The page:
Stephanopoulos: Brian Ross’s zeal to connect Tea Party to Aurora shooting a ‘mistake made in good faith’
**Written by Doug Powers
The president of ABC News and George Stephanopoulos have both given what can be best described as statements of regret regarding the so-called “mistake” made by Brian Ross that was in fact one of the most egregious examples of preconceived media malpractice in recent memory. First up, the head of ABC News:
ABC News opened its TCA press conference here Thursday with boasts of “Good Morning America” beating “Today” in recent ratings. Then came the apologies.
Ben Sherwood, president of ABC News, addressed the on-air mistake by reporter Brian Ross, in which Ross suggested the alleged shooter might be a member of the Tea Party. (Turned out it was another person by the same name.)
“It was a mistake, we recognized it immediately, owned it immediately, Brian has reached out personally to the individual in Aurora. We have learned from it as an organization. I know that moment did not live up to the standards and practices of ABC News. The news division knows how displeased I am about it.”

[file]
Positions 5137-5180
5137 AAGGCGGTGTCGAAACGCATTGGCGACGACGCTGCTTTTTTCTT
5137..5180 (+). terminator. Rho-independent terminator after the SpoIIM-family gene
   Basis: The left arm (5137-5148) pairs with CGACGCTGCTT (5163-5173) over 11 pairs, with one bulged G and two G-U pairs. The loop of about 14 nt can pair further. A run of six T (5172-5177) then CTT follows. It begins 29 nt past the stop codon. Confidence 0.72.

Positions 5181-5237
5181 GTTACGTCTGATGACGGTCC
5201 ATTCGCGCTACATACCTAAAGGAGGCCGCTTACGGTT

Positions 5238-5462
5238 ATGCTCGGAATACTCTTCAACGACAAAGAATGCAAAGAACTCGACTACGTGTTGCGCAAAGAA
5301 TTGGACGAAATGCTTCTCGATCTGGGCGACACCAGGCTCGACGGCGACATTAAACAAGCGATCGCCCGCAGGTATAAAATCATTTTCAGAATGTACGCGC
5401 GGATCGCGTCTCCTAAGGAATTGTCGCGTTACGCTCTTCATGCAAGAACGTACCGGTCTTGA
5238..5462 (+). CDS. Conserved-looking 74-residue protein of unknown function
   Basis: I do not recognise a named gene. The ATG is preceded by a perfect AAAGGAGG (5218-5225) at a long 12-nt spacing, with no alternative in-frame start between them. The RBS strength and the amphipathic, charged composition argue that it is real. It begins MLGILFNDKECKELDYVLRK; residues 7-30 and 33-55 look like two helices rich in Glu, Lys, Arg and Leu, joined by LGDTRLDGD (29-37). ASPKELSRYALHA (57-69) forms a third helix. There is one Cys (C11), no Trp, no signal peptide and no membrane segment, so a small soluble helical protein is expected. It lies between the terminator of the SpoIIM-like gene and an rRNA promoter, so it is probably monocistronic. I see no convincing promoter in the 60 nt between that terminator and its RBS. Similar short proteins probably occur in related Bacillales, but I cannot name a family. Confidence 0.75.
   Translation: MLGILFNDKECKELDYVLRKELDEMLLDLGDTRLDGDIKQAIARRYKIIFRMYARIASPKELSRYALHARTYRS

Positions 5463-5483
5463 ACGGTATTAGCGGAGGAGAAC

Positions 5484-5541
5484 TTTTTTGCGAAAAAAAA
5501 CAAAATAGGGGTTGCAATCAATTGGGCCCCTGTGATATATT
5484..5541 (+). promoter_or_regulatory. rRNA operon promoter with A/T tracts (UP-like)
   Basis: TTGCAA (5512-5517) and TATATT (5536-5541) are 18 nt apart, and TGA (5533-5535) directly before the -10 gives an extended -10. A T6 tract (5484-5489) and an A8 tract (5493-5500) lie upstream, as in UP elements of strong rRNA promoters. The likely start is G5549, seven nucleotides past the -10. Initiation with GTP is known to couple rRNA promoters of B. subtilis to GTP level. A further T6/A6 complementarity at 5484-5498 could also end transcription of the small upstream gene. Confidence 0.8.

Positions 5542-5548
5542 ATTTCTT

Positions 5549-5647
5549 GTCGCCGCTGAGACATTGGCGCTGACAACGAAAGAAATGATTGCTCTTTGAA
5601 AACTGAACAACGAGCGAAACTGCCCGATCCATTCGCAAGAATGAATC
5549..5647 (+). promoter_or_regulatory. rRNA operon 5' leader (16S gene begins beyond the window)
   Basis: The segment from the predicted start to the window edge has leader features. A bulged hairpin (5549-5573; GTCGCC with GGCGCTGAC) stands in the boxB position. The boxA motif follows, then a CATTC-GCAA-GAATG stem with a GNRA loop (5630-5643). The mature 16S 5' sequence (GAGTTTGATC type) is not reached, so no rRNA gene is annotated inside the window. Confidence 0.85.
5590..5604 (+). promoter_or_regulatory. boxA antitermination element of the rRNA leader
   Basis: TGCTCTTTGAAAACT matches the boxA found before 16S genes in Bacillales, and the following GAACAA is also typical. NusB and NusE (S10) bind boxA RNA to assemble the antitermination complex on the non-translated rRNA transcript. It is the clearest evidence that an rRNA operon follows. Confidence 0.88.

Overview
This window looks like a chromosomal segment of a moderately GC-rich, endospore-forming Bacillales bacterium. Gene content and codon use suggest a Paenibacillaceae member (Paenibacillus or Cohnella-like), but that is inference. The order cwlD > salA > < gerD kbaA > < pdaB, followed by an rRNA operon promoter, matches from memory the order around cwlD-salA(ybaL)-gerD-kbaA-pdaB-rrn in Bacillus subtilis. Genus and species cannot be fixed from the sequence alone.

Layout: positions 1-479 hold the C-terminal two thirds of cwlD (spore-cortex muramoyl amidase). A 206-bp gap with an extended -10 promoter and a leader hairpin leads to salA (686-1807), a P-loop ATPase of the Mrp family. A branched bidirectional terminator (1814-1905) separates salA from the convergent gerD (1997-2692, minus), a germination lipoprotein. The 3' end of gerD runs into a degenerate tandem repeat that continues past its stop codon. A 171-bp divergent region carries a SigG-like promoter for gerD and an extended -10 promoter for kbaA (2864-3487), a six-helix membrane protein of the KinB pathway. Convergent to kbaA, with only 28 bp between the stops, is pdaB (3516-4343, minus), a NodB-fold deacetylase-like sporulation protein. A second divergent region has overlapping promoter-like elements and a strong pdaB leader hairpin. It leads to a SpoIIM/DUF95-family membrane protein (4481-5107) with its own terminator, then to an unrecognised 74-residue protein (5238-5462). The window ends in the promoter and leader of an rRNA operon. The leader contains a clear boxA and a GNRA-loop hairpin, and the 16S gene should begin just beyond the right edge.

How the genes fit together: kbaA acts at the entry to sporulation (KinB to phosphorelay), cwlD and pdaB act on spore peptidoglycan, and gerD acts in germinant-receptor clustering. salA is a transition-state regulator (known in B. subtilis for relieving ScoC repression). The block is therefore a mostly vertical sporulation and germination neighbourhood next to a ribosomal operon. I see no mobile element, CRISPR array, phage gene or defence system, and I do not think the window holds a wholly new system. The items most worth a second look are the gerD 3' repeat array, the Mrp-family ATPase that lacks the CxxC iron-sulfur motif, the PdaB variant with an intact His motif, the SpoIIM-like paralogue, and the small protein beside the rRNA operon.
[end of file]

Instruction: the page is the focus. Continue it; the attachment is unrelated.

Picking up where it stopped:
How displeased was Sherwood?
No disciplinary action is planned for Ross.
Now that’s displeased! It’s a good thing Sherwood didn’t go from displeased to furious, or Ross would have had his newsroom coffee privileges suspended for a day.
Wildly hypothetical question: How fast would Ross have been fired if he’d have made the same “mistake” except the person he named had been a member of, say, CAIR or GLAAD? He would have been handed a pink slip on the air before the segment ended and faced revocation of his Dan Rather Junior Reporter’s Club membership. But Ross wouldn’t have made that mistake, which is why it was not a mistake — at least not in the “oops” sense of the word.
George Stephanopoulos, who tossed the “has some information that might be significant” softball to Ross that night, said the network did an awesome job of calling themselves out (but only after being mocked by Jon Stewart):
George Stephanopoulos, talking via satellite from New York with the “GMA” team, said there was no political motivation behind the mistake. “I think it was a mistake made in good faith. People are going to make mistakes in breaking news situations. The test of a good news organization is how you correct them, how transparent you are when it happens. By that test, we have succeeded.”
No political motivation? Ross probably found a couple dozen men named “James Holmes” in the area and just happened to pick the one from the Tea Party completely at random. Imagine the odds.
**Written by Doug Powers
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